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Smith v. Jones

May 3, 2010

BRENT SMITH, #378386, PETITIONER,
v.
KURT JONES, RESPONDENT.



The opinion of the court was delivered by: George Caram Steeh United States District Judge

Honorable George Caram Steeh

OPINION AND ORDER ON REMAND DENYING PETITION FOR WRIT OF HABEAS CORPUS

This matter is before the Court on remand from the United States Court of Appeals for the Sixth Circuit. Petitioner Brent Smith, presently confined at the Charles Egeler Reception and Guidance Center in Jackson, Michigan, seeks the issuance of a writ of habeas corpus pursuant to 28 U.S.C. § 2254. For the reasons stated, the petition will be denied. The Court also declines to issue a certificate of appealability and leave to proceed on appeal in forma pauperis.

I. BACKGROUND

Petitioner originally filed an application for writ of habeas corpus with this Court on July 29, 2005.*fn1 In his application, Smith challenged his convictions for three counts of criminal sexual conduct in the second degree. He was sentenced on each count to a minimum of four years, and a maximum of fifteen years, the sentences to run concurrently. Smith raised the following five claims in his petition: (1) prosecutorial misconduct, (2) ineffective assistance of counsel, (3) insufficient evidence, (4) improper admission of hearsay testimony, and (5) cumulative errors.

On September 25, 2007, this Court granted Smith a conditional writ of habeas corpus on his prosecutorial-misconduct and ineffective-assistance-of-counsel claims. Smith v. Jones, No. 05-CV-72971, 2007 WL 2873931 (E.D. Mich. Sept. 25, 2007). Because this Court granted Smith habeas relief on those claims, the Court believed it unnecessary to address Smith's remaining three claims.

On April 10, 2009, the United States Court of Appeals for the Sixth Circuit reversed this Court's conditional grant of the writ and remanded the matter for further proceedings. Smith v. Jones, 326 Fed.App'x 324 (6th Cir. 2009), cert. denied --- S.Ct. --- (2010). On remand, this Court will address Smith's remaining claims.*fn2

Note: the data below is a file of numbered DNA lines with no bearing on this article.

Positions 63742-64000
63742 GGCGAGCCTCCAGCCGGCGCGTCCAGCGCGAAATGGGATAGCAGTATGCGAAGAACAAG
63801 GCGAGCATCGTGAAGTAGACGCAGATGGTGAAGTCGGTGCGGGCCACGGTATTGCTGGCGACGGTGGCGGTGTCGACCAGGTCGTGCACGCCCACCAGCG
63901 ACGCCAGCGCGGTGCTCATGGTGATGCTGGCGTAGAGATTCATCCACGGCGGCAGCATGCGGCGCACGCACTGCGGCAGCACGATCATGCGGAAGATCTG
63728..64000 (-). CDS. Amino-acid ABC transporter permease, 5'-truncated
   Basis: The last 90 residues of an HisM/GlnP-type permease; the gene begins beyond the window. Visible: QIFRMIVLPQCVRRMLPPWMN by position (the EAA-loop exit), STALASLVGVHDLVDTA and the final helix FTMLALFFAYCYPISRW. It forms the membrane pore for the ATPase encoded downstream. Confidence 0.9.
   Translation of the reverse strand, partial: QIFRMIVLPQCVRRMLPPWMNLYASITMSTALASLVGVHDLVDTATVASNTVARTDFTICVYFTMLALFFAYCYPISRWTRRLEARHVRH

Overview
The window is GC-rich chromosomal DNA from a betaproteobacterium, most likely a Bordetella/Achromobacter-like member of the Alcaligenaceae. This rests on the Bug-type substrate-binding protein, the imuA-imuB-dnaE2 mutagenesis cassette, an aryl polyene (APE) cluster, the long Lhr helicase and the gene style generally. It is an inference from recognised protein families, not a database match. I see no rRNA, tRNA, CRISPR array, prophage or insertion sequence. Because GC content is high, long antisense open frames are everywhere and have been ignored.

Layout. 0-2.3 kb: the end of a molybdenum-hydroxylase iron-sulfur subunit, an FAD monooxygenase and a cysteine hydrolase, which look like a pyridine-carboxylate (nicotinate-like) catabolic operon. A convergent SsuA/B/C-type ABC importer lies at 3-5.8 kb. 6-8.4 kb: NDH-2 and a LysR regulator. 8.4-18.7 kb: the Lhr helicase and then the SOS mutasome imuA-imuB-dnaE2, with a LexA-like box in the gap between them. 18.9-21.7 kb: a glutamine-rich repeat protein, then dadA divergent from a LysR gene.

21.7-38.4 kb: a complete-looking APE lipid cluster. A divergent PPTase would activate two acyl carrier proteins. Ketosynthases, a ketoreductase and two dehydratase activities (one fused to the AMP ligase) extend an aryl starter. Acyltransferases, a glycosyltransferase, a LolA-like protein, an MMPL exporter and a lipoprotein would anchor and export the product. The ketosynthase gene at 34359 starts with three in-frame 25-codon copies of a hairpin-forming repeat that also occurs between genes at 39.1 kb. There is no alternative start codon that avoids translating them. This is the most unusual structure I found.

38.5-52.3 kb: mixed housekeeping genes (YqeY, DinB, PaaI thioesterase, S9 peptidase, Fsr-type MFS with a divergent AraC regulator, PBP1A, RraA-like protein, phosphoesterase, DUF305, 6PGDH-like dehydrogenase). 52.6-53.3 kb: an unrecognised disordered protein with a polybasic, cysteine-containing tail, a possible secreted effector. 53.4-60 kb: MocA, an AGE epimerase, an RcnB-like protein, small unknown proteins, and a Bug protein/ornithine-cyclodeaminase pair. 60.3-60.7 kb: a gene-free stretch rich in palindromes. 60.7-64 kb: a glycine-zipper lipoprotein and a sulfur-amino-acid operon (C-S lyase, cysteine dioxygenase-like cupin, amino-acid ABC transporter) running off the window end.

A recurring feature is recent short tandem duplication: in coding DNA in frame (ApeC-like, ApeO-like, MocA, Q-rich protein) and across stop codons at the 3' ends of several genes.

II. STANDARD OF REVIEW

The Antiterrorism and Effective Death Penalty Act of 1996 (AEDPA) governs habeas corpus review of state court decisions. 28 U.S.C. § 2254(d) states in pertinent part:

(d) An application for a writ of habeas corpus on behalf of a person in custody pursuant to the judgment of a State court shall not be granted with respect to any claim that was adjudicated on the merits in State court proceedings unless the adjudication of the claim-(1) resulted in a decision that was contrary to, or involved an unreasonable application of, clearly established Federal law, as determined by the Supreme Court of the United States; or

(2) resulted in a decision that was based on an unreasonable determination of the facts in light of the evidence presented at the State court proceedings.

Under the "contrary to" clause of § 2254(d)(1), a federal court may grant a writ of habeas corpus if the state court arrives at a conclusion opposite to that reached by the Supreme Court on a question of law, or if the state court decides a case differently than the Supreme Court has decided an issue on a set of materially indistinguishable facts. Williams v. Taylor, 529 U.S. 362, 405-06 (2000). Under the "unreasonable application" clause of § 2254(d)(1), a federal court may grant habeas relief if the state court identifies the correct governing legal principle from the Supreme Court's decisions, but unreasonably applies that principle to the facts. Id. at 407-08. Relief is also available if the state-court decision unreasonably extends or unreasonably refuses to extend a legal principle from Supreme Court precedent to a new context. Id. at 407; Arnett v. Jackson, 393 F.3d 681, 686 (6th Cir. 2005). The proper inquiry for the "unreasonable application" analysis is whether the state-court decision was "objectively unreasonable." Williams, 529 U.S. at 407; Lordi v. Ishee, 384 F.3d 189, 195 (6th Cir. 2004).

In analyzing whether a state-court decision is "contrary to" or an "unreasonable application" of clearly established Supreme Court precedent, a federal court may only look to the holdings, as opposed to dicta, of the Supreme Court's decisions as of the time of the relevant state-court ...


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